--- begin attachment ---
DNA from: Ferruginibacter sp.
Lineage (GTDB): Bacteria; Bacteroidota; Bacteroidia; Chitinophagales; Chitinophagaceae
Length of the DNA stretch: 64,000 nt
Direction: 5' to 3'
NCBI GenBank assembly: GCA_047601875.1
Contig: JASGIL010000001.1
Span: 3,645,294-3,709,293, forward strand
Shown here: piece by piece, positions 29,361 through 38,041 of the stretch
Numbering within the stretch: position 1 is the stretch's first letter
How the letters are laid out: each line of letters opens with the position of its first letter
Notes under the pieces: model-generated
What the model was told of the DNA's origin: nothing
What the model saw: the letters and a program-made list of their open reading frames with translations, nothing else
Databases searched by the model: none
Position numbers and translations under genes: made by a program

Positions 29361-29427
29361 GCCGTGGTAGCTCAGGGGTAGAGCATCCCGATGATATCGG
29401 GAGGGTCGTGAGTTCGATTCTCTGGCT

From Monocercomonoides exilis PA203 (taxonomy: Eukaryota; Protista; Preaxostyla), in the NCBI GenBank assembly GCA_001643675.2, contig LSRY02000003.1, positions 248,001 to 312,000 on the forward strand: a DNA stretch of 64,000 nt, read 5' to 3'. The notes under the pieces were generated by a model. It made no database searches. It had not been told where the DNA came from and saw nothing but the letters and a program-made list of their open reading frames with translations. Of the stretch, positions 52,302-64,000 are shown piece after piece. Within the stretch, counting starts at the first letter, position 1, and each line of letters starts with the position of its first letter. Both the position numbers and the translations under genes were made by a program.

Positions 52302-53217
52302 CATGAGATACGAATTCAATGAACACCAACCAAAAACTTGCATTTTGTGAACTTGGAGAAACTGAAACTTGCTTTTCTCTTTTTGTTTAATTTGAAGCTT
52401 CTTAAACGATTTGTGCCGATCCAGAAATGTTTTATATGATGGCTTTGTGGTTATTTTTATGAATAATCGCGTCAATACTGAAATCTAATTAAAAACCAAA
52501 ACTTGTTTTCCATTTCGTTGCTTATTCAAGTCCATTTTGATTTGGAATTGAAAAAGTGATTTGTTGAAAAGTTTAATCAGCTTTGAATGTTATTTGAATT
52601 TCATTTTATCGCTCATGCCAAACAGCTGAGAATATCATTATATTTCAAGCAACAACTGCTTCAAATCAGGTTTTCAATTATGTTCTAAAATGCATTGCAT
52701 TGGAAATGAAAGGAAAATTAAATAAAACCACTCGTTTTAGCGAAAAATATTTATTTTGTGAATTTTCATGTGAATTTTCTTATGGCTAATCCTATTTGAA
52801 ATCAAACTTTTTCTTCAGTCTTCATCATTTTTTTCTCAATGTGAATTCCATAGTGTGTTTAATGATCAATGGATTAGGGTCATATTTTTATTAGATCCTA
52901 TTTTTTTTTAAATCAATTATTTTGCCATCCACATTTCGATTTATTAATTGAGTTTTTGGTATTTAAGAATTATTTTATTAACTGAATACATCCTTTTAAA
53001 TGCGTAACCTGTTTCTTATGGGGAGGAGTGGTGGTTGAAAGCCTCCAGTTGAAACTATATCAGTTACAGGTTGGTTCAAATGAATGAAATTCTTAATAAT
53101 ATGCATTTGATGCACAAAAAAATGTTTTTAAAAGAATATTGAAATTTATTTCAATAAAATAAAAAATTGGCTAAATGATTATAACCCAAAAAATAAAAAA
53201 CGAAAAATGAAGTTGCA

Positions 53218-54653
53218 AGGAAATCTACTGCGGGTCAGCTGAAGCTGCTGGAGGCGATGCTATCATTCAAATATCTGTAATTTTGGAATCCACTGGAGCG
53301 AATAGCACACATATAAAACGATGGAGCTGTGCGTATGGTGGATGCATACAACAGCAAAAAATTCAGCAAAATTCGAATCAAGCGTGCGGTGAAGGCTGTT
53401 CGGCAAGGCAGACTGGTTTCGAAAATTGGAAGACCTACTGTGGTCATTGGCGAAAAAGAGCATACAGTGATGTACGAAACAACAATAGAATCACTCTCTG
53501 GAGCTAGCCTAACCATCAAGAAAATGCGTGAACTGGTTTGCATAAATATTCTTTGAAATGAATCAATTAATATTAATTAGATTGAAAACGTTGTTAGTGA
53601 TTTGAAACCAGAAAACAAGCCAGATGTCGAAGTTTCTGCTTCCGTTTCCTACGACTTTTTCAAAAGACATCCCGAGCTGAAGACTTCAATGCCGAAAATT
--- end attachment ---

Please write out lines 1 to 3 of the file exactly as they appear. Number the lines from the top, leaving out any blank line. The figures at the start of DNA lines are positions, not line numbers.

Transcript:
DNA from: Ferruginibacter sp.
Lineage (GTDB): Bacteria; Bacteroidota; Bacteroidia; Chitinophagales; Chitinophagaceae
Length of the DNA stretch: 64,000 nt